Education & Family

At 100, Mt. Washington Pediatric Hospital is Still Happy on the Hill

One century ago, an enterprising Baltimore woman founded the hospital that most parents don’t know exists—until they need it.
Dr. Steven Metz, pulmonologist, with volunteer grandparents and patients in 1987. —Archival images courtesy of Mt. Washington Pediatric Hospital

Phyllis C. Meyerhoff was just four years old when her parents took her to a quiet estate in Mt. Washington named Happy Hills Convalescent Home, dropped her off, and drove away. It was 1938 and Meyerhoff, like many children of her era, had been diagnosed with rheumatic fever, first by her pediatrician, then by Helen Taussig, the renowned physician-in-chief of the cardiac clinic at the Harriet Lane Home for Invalid Children at Hopkins. It was Taussig’s recommendation that Meyerhoff go to Happy Hills for what was then known as a rest cure.

“At the time, there were no antibiotics available, which would have corrected [rheumatic fever], so the only known cure for it was complete bed rest,” says Meyerhoff, now 88.

Happy Hills would be Meyerhoff’s home for the next 10 months. To reduce the threat of germs, parent visits were discouraged. Meyerhoff only saw her parents and brother during a few designated hours each Sunday.

“They put me in a crib in a big room with other children,” Meyerhoff recalls. “Of course, there was no television, so they would play the radio—soap operas and, on Saturdays, Let’s Pretend and The Shadow—and we would have a teacher come in during the week to work with us on basic reading and arithmetic.”

Meyerhoff and her brother in 1938.

Despite the long weeks without her parents and living confined to her bed for most of the day, Meyerhoff remembers the convalescent home as “a loving environment,” where the staff recognized that the children in its care were away from the lives and family they knew. Eventually, Meyerhoff made a complete recovery.  As an adult, she learned that her successful recuperation at Happy Hills was made possible by the efforts of a determined young woman, Hortense Kahn Eliasberg, who founded the convalescent home in 1922. One hundred years later, Happy Hills is still serving pediatric patients, and is now known as Mt. Washington Pediatric Hospital (MWPH).

Today, MWPH functions as a modern pediatric hospital, yet for much of its history, it’s been one of Baltimore’s best kept secrets, likely because it helps only the most complex pediatric cases. Patients are mostly referred by pediatricians and often transfer from larger acute hospitals to MWPH to receive additional medical care. It is the place most parents don’t know exists—until they need it.

While MWPH has an expansive outpatient reach, much of the inpatient population is comprised of “NICU graduates,” fragile newborns who would never have survived in Eliasberg’s day but who today can safely return home with a little extra time and care. Other inpatients are at MWPH for rehabilitation from traumatic accidents or illness, where the goal is to get each patient to their maximum level of independence. MWPH also has specialty clinics, including those for feeding disorders, sleep medicine, diabetes, and respiratory care.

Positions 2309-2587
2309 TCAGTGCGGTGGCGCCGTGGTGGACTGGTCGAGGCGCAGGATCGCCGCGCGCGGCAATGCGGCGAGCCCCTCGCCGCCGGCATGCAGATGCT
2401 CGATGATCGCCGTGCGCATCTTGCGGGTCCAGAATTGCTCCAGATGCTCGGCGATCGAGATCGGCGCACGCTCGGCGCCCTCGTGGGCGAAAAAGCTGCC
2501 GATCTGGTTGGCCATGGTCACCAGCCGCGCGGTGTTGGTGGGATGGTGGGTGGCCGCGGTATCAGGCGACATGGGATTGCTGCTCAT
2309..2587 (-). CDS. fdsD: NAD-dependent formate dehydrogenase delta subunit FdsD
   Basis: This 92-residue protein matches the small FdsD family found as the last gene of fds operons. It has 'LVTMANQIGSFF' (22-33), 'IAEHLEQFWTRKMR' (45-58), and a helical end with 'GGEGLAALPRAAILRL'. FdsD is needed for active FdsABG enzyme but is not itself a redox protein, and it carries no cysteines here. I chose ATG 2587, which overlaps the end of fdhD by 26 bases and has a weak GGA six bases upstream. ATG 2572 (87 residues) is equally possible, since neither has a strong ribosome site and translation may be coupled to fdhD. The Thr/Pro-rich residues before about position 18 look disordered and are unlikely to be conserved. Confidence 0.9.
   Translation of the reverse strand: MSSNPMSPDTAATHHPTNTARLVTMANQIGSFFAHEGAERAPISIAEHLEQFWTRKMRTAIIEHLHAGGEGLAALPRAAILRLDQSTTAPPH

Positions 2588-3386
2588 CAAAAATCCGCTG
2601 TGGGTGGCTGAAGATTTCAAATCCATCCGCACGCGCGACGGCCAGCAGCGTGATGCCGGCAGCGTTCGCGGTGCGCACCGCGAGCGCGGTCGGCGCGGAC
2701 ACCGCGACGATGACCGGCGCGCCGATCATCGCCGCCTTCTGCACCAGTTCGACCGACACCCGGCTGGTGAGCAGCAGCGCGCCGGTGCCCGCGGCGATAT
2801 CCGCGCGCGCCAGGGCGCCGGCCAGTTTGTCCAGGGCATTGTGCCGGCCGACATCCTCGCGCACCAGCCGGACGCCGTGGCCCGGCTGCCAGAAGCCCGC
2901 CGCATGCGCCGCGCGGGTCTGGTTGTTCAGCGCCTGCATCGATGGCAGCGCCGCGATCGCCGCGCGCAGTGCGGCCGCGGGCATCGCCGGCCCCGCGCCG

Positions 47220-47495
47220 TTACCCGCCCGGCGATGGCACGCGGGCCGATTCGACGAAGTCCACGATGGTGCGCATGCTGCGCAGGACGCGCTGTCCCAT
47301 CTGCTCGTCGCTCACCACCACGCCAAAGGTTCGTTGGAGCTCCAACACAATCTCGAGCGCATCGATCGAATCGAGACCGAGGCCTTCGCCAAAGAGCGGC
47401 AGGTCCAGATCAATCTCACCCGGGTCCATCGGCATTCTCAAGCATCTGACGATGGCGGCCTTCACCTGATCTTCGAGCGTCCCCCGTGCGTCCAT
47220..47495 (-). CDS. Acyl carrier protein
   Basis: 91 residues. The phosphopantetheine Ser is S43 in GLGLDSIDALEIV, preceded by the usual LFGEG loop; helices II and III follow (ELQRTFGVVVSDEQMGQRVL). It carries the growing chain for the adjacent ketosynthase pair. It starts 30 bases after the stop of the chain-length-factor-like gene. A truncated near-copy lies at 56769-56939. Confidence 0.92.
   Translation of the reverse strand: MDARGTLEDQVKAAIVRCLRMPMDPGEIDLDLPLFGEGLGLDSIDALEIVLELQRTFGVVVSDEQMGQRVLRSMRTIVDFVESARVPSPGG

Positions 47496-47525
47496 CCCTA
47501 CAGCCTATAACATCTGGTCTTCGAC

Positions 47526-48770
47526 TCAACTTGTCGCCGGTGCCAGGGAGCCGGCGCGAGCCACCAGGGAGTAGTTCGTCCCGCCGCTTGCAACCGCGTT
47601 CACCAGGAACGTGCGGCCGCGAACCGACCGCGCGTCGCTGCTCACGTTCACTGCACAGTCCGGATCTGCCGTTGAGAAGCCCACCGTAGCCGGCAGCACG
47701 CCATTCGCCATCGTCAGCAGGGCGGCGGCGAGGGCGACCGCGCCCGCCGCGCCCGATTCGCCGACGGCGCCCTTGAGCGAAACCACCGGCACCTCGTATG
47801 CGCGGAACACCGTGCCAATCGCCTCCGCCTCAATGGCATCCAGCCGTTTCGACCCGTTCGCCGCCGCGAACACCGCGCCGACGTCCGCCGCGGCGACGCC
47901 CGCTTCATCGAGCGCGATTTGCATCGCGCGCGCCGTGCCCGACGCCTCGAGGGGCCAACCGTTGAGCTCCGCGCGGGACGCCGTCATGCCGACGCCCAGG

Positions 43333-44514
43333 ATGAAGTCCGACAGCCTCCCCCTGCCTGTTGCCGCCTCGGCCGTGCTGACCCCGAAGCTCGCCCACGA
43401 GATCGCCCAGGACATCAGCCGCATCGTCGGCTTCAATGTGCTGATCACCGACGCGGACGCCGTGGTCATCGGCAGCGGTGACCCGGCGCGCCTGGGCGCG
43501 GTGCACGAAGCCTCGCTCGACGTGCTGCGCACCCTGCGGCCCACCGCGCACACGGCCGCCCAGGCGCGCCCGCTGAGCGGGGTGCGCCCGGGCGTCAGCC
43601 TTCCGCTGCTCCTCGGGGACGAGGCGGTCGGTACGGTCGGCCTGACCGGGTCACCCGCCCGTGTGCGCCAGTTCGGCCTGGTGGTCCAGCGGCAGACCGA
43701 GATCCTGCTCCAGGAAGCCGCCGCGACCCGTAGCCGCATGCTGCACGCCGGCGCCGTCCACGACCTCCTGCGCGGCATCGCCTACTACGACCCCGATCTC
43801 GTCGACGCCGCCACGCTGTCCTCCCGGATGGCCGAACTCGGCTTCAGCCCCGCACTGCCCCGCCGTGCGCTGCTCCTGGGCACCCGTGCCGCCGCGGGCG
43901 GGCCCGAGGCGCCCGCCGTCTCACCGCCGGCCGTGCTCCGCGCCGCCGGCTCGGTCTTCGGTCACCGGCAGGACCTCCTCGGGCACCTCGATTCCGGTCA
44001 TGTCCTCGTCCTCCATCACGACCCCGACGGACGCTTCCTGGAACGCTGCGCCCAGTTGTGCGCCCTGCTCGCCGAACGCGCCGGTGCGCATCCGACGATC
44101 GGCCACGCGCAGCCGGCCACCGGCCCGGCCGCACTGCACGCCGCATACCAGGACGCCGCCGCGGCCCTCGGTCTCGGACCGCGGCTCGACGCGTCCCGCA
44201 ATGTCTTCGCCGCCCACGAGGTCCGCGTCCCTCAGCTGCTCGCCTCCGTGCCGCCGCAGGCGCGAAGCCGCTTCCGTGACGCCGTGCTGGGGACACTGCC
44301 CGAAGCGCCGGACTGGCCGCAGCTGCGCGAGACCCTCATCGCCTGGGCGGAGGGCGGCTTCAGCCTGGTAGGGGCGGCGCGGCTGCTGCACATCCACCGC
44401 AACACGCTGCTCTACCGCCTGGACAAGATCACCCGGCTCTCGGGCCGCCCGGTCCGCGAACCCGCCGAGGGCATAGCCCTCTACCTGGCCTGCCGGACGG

Infants at Happy Hills c. 1930s.
Nurses at Happy Hills, c. 1940s.
A group of Happy Hills patients c. 1920s.

While MWPH has evolved over the years to care for everything from the effects of lead poisoning to pediatric HIV, in the 1920s it was rheumatic fever that was the leading cause of death in individuals between five and 20 years of age. The disease was caused by untreated group-A strep infections and could significantly, evenly fatally, damage the heart. Childhood in the age before advances like penicillin, vaccines, and Vitamin D in milk was a fraught time, with the looming threat of many health problems for which there were few if any treatments. Even hospitals weren’t as safe as they are now.

“In health care at the turn of the last century, there weren’t private rooms, there were huge wards where children and adults stayed head to toe and when one person sneezed or coughed, it wasn’t long before that went around the whole ward,” says Sheldon Stein, the recently retired president and CEO of MWPH.

But things were often worse at home, and many illnesses and injuries were exacerbated by inadequate care when young patients were released from the hospital.

“When children went home, the conditions were atrocious—poor sanitation, no hot water, infestations of rodents, no healthy meals to eat, in the winter there may have been no heat,” he continues. “Children who left the hospital would soon decline. They needed convalescent care to get stronger to withstand the conditions at home.”

Poor home conditions could be a death sentence for some, especially those living in squalid city poverty. Hortense Kahn Eliasberg, the daughter of Dr. and Mrs. Moses S. Kahn, made remedying this her life’s work. Remarkable for the time, she had the credentials to make it happen. Eliasberg grew up in Reservoir Hill and attended the Girls’ Latin School in Roland Park. She went on to graduate from Goucher College and earned her master’s degree from the Graduate School of Philosophy at Johns Hopkins University in an era when less than 40 percent of college degrees in the nation were awarded to women.